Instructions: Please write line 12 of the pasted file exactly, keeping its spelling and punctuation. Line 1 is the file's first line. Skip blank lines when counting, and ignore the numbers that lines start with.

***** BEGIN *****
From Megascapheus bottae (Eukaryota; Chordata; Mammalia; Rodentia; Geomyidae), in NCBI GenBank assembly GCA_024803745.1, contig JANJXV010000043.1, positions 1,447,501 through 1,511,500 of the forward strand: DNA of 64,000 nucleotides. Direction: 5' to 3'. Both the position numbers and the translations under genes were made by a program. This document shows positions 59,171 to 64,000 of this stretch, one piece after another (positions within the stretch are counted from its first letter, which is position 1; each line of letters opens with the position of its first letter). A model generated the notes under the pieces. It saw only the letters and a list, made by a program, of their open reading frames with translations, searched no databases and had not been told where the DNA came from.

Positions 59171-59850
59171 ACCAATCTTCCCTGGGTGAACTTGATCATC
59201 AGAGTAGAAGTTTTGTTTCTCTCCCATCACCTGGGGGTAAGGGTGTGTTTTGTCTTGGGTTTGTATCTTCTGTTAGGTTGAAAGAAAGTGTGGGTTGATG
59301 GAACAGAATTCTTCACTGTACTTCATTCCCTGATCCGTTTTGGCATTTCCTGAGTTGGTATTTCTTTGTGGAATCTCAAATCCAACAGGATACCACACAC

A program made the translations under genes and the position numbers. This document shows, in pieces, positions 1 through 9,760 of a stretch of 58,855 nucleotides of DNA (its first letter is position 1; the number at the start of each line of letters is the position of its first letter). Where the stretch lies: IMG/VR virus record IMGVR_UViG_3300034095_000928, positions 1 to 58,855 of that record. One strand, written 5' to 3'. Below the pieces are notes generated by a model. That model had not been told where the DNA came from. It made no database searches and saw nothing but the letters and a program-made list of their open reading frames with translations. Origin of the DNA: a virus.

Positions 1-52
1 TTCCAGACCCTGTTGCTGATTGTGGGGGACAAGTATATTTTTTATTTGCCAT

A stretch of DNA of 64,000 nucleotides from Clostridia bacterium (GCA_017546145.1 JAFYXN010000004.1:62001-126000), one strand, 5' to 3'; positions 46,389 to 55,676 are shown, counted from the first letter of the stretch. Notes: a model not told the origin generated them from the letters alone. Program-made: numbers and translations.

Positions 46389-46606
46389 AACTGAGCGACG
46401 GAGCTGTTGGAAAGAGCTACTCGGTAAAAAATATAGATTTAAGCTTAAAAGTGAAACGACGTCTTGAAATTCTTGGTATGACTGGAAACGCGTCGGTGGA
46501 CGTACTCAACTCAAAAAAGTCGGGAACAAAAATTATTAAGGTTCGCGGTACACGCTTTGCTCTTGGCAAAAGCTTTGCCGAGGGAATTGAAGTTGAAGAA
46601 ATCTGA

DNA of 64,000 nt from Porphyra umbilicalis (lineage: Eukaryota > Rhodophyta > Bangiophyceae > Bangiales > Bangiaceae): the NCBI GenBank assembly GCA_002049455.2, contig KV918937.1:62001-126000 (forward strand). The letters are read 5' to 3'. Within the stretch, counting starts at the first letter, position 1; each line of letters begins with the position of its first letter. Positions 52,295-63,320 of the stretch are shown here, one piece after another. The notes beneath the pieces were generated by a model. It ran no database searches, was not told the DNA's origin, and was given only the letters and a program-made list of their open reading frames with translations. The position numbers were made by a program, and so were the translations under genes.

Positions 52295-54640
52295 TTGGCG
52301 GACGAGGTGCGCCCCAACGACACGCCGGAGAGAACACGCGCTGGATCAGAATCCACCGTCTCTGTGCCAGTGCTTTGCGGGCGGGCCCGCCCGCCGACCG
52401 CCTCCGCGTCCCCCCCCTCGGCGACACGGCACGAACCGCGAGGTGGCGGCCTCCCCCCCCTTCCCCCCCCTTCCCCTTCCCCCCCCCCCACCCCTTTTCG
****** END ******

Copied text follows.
46401 GAGCTGTTGGAAAGAGCTACTCGGTAAAAAATATAGATTTAAGCTTAAAAGTGAAACGACGTCTTGAAATTCTTGGTATGACTGGAAACGCGTCGGTGGA